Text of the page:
Part 5 of a 5-part series based on my more than a decade of virtualization experience with large enterprises and service providers, and my time running strategic planning for one of the largest 2 virtualization vendors, this blog series covers 10 types of situations when you should consider not virtualizing some of your applications.
Reason 9: When you want to save money on all desktops by virtualizing them
Servers cost more than cheap desktops. You still have to buy a PC or tablet or thin client – and manage and secure it too. Virtual desktops are great for security and compliance, but they are not a lower cost option for all types of employees.
Reason 10: When you are running virtualization platform components
If you virtualization platform and hypervisors rely on Active Directory or DNS servers, and those servers are virtualized, you’ll run into a catch-22 situation where you can’t start the hypervisor because it’s waiting for services from the VMs that run on it. Ouch. You also need to check out whether your virtualization management software (vCenter, etc.) can and should be run on servers it manages.
So there you have it, the 10 reasons you might not want to virtualize an application or a server. To recap, here are all 10 from start to finish:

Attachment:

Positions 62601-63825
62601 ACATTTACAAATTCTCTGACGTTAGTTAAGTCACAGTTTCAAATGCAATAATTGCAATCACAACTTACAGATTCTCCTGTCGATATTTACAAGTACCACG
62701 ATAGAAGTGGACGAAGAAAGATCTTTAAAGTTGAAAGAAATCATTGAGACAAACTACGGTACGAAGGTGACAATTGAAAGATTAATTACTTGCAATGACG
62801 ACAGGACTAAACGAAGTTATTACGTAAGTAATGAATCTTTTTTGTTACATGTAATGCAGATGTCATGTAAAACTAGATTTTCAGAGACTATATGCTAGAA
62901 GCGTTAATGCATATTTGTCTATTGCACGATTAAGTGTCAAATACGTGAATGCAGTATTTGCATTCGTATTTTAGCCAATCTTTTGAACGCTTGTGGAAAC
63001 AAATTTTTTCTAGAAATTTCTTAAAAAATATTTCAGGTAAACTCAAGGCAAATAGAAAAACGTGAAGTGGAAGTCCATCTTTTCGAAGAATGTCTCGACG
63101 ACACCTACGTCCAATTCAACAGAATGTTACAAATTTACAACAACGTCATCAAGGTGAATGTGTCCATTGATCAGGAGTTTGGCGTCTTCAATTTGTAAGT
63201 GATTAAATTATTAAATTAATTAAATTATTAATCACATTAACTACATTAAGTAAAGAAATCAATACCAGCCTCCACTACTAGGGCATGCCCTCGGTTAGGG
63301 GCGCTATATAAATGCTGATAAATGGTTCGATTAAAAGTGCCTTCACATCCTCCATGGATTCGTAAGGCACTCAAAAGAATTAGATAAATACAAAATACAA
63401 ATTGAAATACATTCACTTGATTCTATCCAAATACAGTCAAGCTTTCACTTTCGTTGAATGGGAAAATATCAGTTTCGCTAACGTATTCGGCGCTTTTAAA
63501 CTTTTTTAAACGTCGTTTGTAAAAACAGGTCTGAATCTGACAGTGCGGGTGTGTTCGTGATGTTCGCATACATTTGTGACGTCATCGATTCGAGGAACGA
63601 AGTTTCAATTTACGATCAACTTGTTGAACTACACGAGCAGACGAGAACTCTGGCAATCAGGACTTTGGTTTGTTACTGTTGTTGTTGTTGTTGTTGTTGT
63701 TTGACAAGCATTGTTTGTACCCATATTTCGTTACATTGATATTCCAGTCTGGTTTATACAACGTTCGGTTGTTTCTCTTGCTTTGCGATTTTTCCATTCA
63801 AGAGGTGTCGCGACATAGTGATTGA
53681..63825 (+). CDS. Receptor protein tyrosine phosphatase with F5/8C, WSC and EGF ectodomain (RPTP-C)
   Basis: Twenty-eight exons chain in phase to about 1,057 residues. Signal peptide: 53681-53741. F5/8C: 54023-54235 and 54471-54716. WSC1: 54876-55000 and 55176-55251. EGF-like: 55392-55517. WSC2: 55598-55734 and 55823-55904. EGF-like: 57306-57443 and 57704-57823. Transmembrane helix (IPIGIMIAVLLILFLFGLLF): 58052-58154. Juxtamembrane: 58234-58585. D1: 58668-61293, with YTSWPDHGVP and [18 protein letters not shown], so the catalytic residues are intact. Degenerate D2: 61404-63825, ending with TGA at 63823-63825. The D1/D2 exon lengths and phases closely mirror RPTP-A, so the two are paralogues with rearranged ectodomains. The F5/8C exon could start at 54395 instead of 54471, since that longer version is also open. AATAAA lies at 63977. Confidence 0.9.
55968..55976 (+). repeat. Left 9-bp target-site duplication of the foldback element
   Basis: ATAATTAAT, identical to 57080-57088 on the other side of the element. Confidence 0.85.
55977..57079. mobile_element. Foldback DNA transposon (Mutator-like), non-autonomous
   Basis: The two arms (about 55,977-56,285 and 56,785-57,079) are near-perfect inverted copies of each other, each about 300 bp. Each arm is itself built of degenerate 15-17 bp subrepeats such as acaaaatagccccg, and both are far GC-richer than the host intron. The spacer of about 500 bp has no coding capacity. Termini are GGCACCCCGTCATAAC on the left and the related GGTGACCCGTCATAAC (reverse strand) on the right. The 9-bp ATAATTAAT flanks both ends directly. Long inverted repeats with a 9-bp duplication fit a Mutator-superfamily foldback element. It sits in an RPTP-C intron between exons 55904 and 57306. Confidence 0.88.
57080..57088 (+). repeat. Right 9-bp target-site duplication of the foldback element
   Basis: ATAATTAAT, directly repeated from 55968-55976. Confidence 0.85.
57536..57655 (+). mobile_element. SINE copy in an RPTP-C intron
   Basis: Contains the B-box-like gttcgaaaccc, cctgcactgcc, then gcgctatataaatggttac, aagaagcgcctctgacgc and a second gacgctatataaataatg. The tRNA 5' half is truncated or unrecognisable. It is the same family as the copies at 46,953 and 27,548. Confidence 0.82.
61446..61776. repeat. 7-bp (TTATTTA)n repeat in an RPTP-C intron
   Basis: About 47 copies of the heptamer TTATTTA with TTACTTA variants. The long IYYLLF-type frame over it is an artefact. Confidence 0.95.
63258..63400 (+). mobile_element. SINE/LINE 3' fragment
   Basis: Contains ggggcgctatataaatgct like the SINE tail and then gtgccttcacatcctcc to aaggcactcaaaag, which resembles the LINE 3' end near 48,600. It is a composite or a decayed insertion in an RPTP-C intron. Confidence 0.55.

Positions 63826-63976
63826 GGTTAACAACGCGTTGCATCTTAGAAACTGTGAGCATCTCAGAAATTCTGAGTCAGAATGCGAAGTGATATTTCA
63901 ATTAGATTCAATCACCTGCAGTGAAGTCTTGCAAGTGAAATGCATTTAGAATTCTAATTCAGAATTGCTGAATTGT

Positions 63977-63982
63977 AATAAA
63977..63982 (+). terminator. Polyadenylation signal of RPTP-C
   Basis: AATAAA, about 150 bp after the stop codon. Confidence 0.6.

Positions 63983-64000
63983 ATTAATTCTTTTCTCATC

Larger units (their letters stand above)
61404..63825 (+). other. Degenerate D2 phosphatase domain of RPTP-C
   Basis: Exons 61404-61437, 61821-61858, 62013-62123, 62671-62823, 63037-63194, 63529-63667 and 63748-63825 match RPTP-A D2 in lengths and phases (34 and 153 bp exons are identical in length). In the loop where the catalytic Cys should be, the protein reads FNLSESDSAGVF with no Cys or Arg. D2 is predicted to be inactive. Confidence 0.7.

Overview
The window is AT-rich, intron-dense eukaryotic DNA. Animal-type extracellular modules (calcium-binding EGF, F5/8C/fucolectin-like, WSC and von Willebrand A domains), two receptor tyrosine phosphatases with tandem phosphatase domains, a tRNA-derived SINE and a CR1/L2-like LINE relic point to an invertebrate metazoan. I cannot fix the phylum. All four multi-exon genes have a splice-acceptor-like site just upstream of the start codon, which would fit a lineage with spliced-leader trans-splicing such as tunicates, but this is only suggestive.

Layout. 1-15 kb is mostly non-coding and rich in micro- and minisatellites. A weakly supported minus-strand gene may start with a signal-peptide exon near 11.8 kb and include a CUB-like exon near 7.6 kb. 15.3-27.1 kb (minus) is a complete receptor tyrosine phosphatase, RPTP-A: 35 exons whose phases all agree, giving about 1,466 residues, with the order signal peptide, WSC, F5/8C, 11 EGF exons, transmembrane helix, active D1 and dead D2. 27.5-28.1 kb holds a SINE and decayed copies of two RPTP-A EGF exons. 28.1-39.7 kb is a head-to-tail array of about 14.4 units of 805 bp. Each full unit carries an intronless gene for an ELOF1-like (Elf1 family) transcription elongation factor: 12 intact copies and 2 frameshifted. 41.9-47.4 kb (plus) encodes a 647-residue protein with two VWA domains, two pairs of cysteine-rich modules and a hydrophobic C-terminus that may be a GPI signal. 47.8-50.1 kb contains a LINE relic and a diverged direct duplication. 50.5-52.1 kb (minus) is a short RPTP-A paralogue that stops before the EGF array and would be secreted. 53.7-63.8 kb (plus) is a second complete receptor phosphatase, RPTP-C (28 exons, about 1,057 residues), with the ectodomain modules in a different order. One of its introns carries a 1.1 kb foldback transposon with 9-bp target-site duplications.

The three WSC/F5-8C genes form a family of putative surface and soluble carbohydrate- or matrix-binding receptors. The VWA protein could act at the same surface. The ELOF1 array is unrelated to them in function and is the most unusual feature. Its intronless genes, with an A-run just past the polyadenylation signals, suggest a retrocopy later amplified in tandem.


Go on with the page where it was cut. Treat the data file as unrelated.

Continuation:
- When you have static, predictable computing needs
- When you can’t get a virtualization friendly license
- When it just won’t work very well
- When time drift will hurt your apps
- When you work for a cheapskate
- When you’re already running servers at high capacity
- When you don’t have a way to manage encryption keys
- When you use clustered apps with built in failover
- When you want to save money on all desktops by virtualizing them
- When you are running virtualization platform components
I hope this was helpful for those of you who are actually in the trenches planning virtualization and cloud implementations. Don’t drink the virtualization kool-aid until you’ve done your diligence against this list of reasons not to virtualize!